Patients are more aware now of the possible side effects and interactions of drugs. Patients often ask me if the medicines I am prescribing will be compatible with the ones they are currently taking.
Salicylic acid is found in the extract of the white willow tree and was used for thousands of years for the relief of pain and fever. A chemist, Felix Hoffman, created acetylsalicylic acid (aspirin) for the Friedrich Bayer and Company in 1897. The rest is history. However, in 1922 a respiratory disease worsened by aspirin was first described. The initial triad of disease included nasal polyps, asthma and sensitivity to aspirin. Today, this aspirin-induced disease is known as aspirin exacerbated respiratory disease or AERD.
AERD is characterized by swelling of the sinus and nasal membranes, formation of polyps, and asthma in response to exposure to aspirin. Patients are not usually born with AERD, but may develop it from late childhood to adulthood with average of onset in their 30’s. There are many other aspects to the AERD syndrome including some that involve the GI tract and the skin.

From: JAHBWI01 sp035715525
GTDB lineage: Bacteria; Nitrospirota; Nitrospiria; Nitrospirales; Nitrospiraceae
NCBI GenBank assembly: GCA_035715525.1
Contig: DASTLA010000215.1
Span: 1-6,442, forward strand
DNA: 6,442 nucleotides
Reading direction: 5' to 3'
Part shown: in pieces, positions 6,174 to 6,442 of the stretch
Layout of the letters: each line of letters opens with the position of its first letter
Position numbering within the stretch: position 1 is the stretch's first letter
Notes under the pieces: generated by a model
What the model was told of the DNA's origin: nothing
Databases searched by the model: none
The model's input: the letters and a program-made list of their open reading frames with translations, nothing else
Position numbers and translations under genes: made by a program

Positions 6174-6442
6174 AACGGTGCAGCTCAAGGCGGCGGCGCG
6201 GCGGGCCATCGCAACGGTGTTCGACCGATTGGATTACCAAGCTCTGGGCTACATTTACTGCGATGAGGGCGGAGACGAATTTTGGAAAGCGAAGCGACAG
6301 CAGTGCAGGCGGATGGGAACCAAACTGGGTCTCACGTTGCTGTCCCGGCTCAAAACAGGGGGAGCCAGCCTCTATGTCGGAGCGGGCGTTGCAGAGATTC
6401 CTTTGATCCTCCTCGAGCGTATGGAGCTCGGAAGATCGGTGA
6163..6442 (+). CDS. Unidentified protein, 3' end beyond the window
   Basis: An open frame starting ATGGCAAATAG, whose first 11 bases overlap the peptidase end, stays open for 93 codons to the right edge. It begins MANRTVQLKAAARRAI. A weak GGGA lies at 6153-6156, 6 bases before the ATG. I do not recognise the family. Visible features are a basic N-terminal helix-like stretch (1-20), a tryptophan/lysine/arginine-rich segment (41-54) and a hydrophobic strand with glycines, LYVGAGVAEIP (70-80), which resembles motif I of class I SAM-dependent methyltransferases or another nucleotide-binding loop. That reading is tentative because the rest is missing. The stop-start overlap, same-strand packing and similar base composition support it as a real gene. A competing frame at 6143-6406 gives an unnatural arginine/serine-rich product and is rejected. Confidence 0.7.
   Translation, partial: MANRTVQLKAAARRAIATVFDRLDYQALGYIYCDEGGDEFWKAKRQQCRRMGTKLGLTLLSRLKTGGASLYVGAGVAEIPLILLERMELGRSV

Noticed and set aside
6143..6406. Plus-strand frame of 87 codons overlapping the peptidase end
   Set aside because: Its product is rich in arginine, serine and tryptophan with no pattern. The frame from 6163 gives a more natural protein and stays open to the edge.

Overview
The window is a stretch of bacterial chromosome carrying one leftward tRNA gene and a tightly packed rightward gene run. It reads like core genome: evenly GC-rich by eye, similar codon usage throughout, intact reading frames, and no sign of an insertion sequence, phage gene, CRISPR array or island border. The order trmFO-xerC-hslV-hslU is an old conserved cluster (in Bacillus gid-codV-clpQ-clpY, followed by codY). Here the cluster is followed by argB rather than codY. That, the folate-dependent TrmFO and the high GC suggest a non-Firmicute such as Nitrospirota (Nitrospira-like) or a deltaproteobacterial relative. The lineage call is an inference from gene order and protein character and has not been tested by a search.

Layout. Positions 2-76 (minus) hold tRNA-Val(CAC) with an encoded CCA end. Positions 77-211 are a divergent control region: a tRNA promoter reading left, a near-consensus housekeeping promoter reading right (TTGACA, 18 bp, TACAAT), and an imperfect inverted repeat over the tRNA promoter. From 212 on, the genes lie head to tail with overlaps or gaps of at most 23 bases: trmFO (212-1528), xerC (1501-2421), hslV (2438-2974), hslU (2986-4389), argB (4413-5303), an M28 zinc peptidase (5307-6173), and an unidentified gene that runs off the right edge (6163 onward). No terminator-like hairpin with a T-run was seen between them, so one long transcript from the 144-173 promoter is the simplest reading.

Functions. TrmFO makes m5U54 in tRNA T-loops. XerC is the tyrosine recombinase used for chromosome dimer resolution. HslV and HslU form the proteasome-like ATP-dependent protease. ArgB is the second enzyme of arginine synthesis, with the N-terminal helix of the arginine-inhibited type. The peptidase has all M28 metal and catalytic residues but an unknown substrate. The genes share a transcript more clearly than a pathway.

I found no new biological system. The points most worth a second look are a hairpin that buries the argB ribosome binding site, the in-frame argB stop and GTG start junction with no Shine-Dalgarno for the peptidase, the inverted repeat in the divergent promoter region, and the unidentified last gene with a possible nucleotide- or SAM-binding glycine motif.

In addition to aspirin, it has been found that patients with asthma may also react to other anti-inflammatory therapies available over the counter. The only know effective treatment for AERD is desensitization. This desensitization is usually performed by a specialist in allergy and immunology.
If you have asthma, which worsens when you take aspirin or other anti-inflammatory drugs, especially with a history of nasal polyps, you may have aspirin sensitivity.